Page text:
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Nature. 2004 Feb 5;427(6974):533-6.

Mangroves enhance the biomass of coral reef fish communities in the Caribbean.

Author information

1
Marine Spatial Ecology Laboratory, School of Biological and Chemical Sciences, University of Exeter, Prince of Wales Road, Exeter EX4 4PS, UK. p.j.mumby@exeter.ac.uk

Abstract

Mangrove forests are one of the world's most threatened tropical ecosystems with global loss exceeding 35% (ref. 1). Juvenile coral reef fish often inhabit mangroves, but the importance of these nurseries to reef fish population dynamics has not been quantified. Indeed, mangroves might be expected to have negligible influence on reef fish communities: juvenile fish can inhabit alternative habitats and fish populations may be regulated by other limiting factors such as larval supply or fishing. Here we show that mangroves are unexpectedly important, serving as an intermediate nursery habitat that may increase the survivorship of young fish. Mangroves in the Caribbean strongly influence the community structure of fish on neighbouring coral reefs. In addition, the biomass of several commercially important species is more than doubled when adult habitat is connected to mangroves. The largest herbivorous fish in the Atlantic, Scarus guacamaia, has a functional dependency on mangroves and has suffered local extinction after mangrove removal. Current rates of mangrove deforestation are likely to have severe deleterious consequences for the ecosystem function, fisheries productivity and resilience of reefs. Conservation efforts should protect connected corridors of mangroves, seagrass beds and coral reefs.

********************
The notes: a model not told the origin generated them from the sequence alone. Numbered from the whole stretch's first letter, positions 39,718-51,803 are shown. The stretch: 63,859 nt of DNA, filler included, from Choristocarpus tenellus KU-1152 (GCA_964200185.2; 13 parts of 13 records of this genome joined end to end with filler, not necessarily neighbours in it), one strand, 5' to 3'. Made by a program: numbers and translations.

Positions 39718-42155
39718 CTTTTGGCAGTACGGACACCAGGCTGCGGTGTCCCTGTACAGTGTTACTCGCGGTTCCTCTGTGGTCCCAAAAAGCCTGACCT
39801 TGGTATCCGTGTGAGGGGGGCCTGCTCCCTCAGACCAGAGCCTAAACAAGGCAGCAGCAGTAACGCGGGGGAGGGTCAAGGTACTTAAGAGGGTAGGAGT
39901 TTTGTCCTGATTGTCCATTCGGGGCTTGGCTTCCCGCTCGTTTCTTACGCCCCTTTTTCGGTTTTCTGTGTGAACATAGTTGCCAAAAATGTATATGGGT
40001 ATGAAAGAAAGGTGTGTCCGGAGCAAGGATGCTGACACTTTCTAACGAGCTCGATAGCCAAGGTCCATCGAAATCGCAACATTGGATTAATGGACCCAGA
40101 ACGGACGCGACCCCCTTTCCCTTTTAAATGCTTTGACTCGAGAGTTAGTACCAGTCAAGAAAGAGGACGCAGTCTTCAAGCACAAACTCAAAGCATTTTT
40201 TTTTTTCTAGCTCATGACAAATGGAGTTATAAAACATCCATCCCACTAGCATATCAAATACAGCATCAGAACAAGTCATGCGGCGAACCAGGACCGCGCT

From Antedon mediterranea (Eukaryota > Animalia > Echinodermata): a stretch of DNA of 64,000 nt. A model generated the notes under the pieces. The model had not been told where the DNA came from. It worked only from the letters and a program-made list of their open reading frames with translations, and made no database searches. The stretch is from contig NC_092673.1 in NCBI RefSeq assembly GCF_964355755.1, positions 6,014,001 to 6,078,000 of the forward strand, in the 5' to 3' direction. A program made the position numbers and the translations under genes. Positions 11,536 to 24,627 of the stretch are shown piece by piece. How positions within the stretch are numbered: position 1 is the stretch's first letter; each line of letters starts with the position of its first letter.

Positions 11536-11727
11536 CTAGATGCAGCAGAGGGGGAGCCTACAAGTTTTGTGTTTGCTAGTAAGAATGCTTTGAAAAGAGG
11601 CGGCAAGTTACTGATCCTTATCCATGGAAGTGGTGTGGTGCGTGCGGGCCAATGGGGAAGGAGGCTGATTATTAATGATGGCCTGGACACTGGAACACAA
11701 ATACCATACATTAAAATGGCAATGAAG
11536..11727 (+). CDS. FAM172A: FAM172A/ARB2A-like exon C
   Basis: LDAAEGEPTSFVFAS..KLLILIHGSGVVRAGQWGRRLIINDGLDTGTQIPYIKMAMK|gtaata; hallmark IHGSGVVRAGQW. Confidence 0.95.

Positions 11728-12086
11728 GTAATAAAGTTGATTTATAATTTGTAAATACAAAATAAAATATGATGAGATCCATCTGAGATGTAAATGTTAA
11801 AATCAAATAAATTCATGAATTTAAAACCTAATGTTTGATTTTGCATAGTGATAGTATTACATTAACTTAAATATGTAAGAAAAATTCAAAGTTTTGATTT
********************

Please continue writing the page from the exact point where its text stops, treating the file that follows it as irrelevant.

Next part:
PMID:
14765193
DOI:
10.1038/nature02286
[Indexed for MEDLINE]
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